Liao Fan Hawker Chan has since opened two other outlets in Singapore: One in Tai Seng and the other at Toa Payoh. What's even more impressive, though, is how it's slowly making its way around the world. Wee shares, "Chef actually just came from Thailand. He just opened a branch in Ayutthaya."
The restaurant now has two branches in Thailand and two in Indonesia. They're hoping to open one in Australia in October, one in China early 2018, and one in Manila by December 2017. When asked why they chose to set up shop in the Philippines, the Chef's answer was short but accurate. "I know Filipinos love chicken."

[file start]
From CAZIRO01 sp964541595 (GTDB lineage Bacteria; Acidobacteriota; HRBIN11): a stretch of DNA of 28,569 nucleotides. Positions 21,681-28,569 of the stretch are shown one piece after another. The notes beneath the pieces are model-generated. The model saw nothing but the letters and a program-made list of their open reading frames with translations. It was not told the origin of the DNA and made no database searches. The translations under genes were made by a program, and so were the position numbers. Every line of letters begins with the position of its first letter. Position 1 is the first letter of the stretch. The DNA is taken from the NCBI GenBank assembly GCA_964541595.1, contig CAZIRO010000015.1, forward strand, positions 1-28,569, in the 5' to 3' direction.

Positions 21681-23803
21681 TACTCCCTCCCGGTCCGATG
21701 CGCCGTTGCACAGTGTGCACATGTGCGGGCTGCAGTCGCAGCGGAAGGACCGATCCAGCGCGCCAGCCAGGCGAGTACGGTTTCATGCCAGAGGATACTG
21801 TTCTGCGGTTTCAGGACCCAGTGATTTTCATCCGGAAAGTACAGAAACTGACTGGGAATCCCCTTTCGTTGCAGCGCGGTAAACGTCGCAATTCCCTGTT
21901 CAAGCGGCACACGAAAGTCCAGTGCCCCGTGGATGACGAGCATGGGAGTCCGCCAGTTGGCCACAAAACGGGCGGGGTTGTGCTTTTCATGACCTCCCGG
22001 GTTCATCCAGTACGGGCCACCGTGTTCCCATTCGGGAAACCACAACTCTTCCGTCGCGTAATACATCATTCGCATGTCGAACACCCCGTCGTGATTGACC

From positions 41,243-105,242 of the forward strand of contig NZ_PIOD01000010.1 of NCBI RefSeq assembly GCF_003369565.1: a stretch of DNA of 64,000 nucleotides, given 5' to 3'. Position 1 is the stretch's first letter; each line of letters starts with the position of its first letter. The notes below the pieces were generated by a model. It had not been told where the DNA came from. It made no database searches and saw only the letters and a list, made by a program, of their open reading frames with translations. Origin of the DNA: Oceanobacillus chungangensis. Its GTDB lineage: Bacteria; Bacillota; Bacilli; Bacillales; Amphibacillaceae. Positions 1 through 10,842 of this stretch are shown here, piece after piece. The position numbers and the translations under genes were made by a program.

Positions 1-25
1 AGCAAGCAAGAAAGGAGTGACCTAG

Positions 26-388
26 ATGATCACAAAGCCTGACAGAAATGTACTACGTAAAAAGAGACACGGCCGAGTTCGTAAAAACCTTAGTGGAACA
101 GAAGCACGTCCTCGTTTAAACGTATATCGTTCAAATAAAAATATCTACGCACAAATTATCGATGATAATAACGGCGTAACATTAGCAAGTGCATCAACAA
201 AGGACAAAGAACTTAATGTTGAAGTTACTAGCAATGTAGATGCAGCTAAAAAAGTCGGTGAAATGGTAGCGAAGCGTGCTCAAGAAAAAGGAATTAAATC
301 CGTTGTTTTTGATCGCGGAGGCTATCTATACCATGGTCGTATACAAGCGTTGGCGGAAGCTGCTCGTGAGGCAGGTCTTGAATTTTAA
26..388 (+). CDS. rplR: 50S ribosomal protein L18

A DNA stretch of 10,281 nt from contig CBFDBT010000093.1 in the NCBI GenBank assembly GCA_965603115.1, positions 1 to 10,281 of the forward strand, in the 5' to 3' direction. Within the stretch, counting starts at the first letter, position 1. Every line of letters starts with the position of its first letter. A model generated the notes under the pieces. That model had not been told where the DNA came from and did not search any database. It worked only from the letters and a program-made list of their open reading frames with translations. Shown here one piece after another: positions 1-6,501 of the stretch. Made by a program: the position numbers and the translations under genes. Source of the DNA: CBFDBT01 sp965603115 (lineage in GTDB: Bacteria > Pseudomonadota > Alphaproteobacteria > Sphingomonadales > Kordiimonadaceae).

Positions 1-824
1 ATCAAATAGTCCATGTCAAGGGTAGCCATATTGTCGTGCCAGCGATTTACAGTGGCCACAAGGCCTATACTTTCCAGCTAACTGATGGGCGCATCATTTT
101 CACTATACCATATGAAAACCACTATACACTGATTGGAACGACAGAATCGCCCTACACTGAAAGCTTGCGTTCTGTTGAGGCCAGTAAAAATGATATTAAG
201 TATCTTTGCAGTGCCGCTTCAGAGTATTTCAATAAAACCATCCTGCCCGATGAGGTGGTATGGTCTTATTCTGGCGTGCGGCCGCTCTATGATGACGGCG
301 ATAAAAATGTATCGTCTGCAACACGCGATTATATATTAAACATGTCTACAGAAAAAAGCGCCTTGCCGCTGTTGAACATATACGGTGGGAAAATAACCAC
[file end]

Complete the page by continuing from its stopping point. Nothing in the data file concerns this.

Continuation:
With so many branches popping up not just in Singapore but around the world, one has to wonder how they maintain the quality of the food. "The chef is well-trained in each outlet. So, the roasting, the preparation happens in the outlets but the main sauce actually comes from the central kitchen," explains Chef Chan. "The sauce actually is the most important part to maintain the quality."
The sauce is so vital to the whole process that the chef makes them in the original hawker stall himself—every single day. "Now, because there are more branches, I run around to make sure that the quality is there," Chef Chan says. But what happens when the branches are no longer just a street away from each other?
The chef is still hands-on with everything that goes on in the international branches. Chef Chan himself trains the chef for each branch to make sure they know everything there is to know about cooking the perfect soya sauce chicken.